Steps To Building A Business Case


    Steps to building a business case. All change involves a creative tension between the current and future states. The existing business case for change should be expanded at this point, with the leadership extending the case down to the local level. A common error at this point is to build a business case for change at the macro level, create the vision for the future, and then move to deploy based on the future state only.

    Instead, to fully engage change; every member of the organization must evaluate the changes based on his or her own perception of the benefit of that change relative to his or her experience of the current state. The leadership network members will likely be ahead of the thinking of the rest of the organization and will thus have less support to engage the future state at this point. This increases the need for them to become thoroughly grounded in both the vision and in the current state.

    A business case typically outlines the financial requirements and incentives for the project. Your case for change and desired outcomes will engage employees and convey to your stakeholders why they should invest in the effort required by the change.

    Preparing the business case enables you to take a disciplined approach to critically examine the opportunity, the alternatives, the project stages and the financial investment in order to make a recommendation for the best course of action to create the business value.

    When the time is taken to develop a solid business case, the investment proposal is much more informed. In turn, this will increase the benefits and value of the project and reduces the risks. There is also a much greater likelihood of securing support to proceed with the investment.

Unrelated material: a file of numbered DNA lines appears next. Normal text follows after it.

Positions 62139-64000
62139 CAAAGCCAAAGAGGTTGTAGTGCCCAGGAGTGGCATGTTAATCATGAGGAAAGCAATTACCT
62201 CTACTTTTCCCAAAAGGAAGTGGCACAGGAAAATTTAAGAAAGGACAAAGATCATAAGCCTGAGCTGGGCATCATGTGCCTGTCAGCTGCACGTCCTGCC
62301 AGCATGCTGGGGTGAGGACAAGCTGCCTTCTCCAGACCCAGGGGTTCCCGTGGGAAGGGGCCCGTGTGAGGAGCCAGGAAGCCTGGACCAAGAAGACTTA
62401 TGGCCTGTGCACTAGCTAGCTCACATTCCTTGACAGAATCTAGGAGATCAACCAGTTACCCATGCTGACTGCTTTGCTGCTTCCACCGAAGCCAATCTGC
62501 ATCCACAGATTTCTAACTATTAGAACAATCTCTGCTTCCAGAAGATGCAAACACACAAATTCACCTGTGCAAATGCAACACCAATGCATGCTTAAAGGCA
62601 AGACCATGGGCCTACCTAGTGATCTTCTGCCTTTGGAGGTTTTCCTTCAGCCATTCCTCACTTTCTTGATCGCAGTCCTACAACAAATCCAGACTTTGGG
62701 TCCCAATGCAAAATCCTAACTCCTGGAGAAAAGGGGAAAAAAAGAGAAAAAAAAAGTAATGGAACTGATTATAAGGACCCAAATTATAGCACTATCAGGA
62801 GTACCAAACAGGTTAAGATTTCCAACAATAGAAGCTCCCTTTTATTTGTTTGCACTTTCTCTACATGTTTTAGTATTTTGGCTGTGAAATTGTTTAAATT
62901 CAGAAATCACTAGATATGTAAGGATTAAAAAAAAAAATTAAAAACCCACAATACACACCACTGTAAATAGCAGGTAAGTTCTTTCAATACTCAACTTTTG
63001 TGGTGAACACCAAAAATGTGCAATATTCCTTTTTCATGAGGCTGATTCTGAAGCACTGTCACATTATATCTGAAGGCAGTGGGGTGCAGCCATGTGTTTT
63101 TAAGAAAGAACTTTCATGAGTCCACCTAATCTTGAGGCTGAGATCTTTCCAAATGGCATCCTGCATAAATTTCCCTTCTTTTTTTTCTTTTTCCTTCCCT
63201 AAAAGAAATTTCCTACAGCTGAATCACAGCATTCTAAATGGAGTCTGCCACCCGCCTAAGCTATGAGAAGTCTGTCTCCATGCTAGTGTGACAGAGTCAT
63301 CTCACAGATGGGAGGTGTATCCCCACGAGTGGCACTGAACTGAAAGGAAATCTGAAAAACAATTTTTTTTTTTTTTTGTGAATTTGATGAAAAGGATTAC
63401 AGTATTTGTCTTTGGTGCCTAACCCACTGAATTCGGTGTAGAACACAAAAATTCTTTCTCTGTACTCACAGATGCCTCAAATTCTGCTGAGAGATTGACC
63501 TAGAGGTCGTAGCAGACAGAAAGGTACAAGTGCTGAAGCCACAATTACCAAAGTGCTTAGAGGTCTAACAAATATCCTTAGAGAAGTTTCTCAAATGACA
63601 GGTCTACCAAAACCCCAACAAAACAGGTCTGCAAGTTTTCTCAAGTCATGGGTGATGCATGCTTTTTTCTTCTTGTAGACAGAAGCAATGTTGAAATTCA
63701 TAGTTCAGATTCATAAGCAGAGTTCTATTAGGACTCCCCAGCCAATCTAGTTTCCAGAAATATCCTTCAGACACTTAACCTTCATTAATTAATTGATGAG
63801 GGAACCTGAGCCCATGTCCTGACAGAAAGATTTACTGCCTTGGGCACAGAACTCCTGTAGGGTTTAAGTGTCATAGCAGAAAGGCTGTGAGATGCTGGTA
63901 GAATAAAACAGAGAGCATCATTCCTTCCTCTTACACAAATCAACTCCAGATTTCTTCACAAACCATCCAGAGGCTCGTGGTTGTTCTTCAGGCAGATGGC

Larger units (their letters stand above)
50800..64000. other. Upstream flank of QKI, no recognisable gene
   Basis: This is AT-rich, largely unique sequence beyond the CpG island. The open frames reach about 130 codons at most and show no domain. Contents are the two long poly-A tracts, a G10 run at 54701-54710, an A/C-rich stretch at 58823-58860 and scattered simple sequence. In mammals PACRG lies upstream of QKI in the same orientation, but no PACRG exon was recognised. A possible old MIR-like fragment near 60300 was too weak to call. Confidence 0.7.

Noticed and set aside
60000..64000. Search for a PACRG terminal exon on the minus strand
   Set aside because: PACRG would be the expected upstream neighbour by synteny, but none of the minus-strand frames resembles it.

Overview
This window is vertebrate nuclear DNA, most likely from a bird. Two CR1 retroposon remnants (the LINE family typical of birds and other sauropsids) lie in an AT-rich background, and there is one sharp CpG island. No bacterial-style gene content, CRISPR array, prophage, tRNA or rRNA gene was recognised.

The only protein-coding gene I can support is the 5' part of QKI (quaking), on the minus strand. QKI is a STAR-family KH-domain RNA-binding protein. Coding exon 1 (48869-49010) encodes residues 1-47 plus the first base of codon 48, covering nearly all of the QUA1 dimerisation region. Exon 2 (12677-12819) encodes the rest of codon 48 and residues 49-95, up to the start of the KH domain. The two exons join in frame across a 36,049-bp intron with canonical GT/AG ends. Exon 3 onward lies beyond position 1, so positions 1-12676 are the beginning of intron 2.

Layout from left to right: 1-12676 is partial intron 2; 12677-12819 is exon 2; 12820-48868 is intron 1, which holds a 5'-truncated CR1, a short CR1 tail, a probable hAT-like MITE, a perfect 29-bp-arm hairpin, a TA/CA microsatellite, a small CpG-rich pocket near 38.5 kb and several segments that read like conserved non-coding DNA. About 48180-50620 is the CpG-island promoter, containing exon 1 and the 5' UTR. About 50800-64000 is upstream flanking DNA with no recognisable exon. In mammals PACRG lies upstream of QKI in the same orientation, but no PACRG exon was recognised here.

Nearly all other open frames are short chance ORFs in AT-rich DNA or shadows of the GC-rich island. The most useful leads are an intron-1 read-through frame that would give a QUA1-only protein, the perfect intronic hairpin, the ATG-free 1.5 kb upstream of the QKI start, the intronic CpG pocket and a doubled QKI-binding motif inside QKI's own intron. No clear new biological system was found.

A business case is required when you need to:

    • Demonstrate the value of a proposed product or service would generate for your organization;
    • Obtain board approval for the investment;
    • Decide whether to outsource a particular function;
    • Relocate business operations and manufacturing facilities;
    • Prioritize projects within your organization that are competing for funding and resources;
    • Secure financial funding and resources to implement the project.

    By well-documenting the business case, you be able to proficiently present the recommendation to stakeholders whose support is required for approval. The documented business case will provide confidence and a level of certainty that the considered proposal will be successful.

    Steps to building business case:

    Step 1: Confirm the opportunity

    Describe the situation and the business opportunity that your proposal will impact. This will include the background to project, the investment logic and the high-level business requirements.

    Step 2: Analyse and develop shortlisted options

    Identify the alternative approaches and select three or four options to analyze. Gather information about each alternative, analyze the options and develop the shortlisted options.

    Step 3: Evaluate the options

    Evaluate how the alternatives will deliver on the business objectives, then select the preferred option, taking into account the strategic and financial value created and the risks.

    Step 4: Implementation strategy

    Create the implementation plan for the preferred option, detailing how to achieve the business objectives, who will be accountable for each milestone, and how to mitigate the project risks.

    Step 5: Recommendation

    Confirm the recommended option. Create the business case documents and present the business case recommendation to the board and management team for approval to proceed.

    It is important to complete all of these steps to form a solid business case.

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